Women of Vision honoree brought farm therapy to Berthoud
By Katie Harris
Six short months ago Heidi Zeller-Dart was ready to throw in the towel. Exhausted from investing time, energy and money into her counseling practice, Colorado Farm Therapy, and seeing little return, she had gone so far as to announce to her husband and friends she was quitting the business and finding something new on which to focus.
Days later, an article torn out of Poudre Valley REA’s Country Life Magazine was slipped under the office door of Ann Clarke, founder of Colorado Women of Influence. The note was in response to a call to action, which Clarke had recently emailed to over 5000 people, seeking nominations for her organization’s 2017 Women of Vision award.
Clarke read the article – a story about Zeller-Dart and her dream of bringing farm therapy to Northern Colorado – and tracked down the nominator by way of a name scrawled on a sticky note and affixed to the magazine clipping. Three weeks later, Zeller-Dart received word she was being recognized as one of a dozen honorees out of 56 nominated.
“I had never even heard of the organization when [Clarke] called me to say I’d been nominated,” said Zeller-Dart. “Then she called me again weeks later and said, not only had I made it to the top 12, but I was in the top five. Her words were, ‘Pretty unbelievable considering no one knows you.’”
The Colorado Women of Vision award honors women in Northern Colorado who see a problem and decide to find a solution, or who act on lifelong ambition to achieve goals. The honorees are recognized with short video clips highlighting their successes as well as goody bags at the Colorado Women of Influence Gala each July. Over 100 women have been recognized as honorees over the past eight years.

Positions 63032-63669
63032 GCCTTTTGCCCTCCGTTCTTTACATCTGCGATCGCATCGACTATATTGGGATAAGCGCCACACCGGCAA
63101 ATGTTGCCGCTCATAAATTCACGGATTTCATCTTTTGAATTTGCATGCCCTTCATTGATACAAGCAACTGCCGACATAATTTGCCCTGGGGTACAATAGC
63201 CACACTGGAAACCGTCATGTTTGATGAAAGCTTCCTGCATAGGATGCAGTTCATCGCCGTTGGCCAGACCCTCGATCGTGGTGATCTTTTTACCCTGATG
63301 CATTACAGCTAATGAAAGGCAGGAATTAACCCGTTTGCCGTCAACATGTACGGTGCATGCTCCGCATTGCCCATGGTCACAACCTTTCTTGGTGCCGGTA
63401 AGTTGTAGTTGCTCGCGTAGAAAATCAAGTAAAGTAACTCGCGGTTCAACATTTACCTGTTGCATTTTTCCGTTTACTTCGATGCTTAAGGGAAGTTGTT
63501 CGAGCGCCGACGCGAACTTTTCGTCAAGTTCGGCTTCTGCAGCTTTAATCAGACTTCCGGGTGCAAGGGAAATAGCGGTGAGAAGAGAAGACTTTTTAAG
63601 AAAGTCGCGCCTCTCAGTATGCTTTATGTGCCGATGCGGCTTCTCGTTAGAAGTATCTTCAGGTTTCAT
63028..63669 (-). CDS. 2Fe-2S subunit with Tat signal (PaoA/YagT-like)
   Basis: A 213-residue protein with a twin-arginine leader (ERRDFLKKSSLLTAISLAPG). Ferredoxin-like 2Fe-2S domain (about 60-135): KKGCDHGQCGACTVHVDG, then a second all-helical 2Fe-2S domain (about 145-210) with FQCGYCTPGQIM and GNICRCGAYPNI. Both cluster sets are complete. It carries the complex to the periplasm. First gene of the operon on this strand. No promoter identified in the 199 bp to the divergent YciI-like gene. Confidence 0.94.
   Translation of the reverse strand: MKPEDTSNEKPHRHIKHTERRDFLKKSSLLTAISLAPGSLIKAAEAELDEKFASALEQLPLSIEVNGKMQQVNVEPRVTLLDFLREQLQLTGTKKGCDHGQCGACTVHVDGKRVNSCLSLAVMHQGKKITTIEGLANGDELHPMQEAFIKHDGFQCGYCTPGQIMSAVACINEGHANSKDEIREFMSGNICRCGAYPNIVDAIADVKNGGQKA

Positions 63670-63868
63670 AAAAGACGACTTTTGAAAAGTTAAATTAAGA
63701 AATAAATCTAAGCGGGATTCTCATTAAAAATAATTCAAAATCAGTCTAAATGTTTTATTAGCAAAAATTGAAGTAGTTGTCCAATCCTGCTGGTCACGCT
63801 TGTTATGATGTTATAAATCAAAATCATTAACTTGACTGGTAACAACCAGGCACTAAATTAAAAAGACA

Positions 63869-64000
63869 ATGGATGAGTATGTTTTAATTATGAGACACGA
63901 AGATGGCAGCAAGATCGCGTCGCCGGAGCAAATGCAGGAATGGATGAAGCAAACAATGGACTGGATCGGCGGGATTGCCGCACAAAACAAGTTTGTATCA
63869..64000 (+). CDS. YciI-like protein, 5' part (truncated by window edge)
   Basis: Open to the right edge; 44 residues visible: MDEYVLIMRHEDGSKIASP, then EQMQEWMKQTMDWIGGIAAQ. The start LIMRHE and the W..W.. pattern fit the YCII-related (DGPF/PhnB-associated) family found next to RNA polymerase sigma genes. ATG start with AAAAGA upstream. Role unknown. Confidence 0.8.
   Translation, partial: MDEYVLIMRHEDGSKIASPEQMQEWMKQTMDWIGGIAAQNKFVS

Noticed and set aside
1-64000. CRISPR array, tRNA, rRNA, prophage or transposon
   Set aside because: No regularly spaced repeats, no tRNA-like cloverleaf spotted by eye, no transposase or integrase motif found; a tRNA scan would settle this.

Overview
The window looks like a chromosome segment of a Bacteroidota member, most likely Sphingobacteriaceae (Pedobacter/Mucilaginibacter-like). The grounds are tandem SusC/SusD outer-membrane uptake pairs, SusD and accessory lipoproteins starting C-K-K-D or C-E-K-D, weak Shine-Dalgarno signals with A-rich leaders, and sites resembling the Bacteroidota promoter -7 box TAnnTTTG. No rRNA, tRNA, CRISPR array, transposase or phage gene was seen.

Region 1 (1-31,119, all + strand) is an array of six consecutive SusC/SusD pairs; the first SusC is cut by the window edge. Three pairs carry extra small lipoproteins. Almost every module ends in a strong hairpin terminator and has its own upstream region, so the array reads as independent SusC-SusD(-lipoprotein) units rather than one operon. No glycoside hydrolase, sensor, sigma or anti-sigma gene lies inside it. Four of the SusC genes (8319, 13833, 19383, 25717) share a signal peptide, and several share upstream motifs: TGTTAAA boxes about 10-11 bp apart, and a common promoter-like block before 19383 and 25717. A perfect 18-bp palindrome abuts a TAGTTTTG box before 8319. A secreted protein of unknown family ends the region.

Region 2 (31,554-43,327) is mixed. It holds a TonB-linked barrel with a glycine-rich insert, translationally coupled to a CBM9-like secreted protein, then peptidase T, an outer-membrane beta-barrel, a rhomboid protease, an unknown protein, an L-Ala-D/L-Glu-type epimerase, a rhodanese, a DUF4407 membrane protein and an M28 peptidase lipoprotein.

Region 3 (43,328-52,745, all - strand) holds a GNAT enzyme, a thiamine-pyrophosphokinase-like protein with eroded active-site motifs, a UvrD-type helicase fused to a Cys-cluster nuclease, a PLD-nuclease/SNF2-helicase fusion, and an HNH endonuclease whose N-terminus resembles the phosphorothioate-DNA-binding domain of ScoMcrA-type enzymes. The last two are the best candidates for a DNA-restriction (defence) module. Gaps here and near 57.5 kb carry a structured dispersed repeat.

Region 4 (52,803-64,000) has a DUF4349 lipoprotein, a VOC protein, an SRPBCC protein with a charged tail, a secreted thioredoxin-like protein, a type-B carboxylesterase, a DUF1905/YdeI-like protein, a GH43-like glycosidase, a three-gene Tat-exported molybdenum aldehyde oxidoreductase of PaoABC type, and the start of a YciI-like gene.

Clarke said the selection committee chose the 38-year-old entrepreneur for her ingenuity in combining her husband’s and her goals of working the land and creating a healthy Community Supported Agriculture program (CSA) with her dream of helping people through a therapy program.
“The idea first popped into my head during my second year of graduate school at Denver University,” said Zeller-Dart. “I was getting my master’s degree in counseling and had taken an animal-assisted therapy course.”
It was during that course Zeller-Dart watched a video that ultimately guided her down her current path. It documented a farm in upstate New York where inner-city kids went to learn farm skills, but left with life skills.
“I thought, ‘Oh my gosh, I’d love to create that,’” said Zeller-Dart.
The idea was popular in Europe but had yet to make a big appearance in the U.S. Zeller-Dart saw her niche and began to feed it. In 2013 she and her husband bought 10 acres west of Berthoud to bring their dreams to life.
“The land was all horse pastures and grass, but we got animals and started cultivating the garden, and I started looking and getting ideas in my head about what I wanted to create,” said Zeller-Dart. “I wanted to take the time to get to know the plants and animals and understand which ones could help facilitate the healing of my clients and which couldn’t.”
The couple brought in chickens, cats and 17 truckloads of 10-year-old compost from a dairy farm down the road which would prove indispensable to their second business, Dart Farms, where they’d soon begin selling high-quality produce at Berthoud Farmer’s Market and their on-site farm stand.
Shortly after, two more characters showed up on scene: Spot, a seasoned therapy Appaloosa from Boulder in need of physical rehabilitation, and Moon, an untrusting warmblood with a history of abuse and neglect. Spot would provide companionship to Zeller-Dart’s clients with physical ailments, while Moon would connect with those clients searching for their own emotional healing.
One year later Zeller-Dart welcomed her first client.
“I based my practice on the fact that each client is drawn to something different,” she said. “Some are really drawn to the chickens and some are drawn to the cats, and some only want to work with horses. A lot of the work is using that positive attraction that they have to create a relationship with nature that helps broaden their perspective.”
Zeller-Dart said keeping her fees low is imperative, as she doesn’t want to add another burden to her clients’ lives. She does this by allowing clients to meet with her as often or as little as they’d like, and by offering group sessions on Sunday mornings. Currently she offers a $10 Meditation Hour and a 90-minute Women’s Inner Wisdom group which focuses on psycho-spiritual topics occurring in daily life.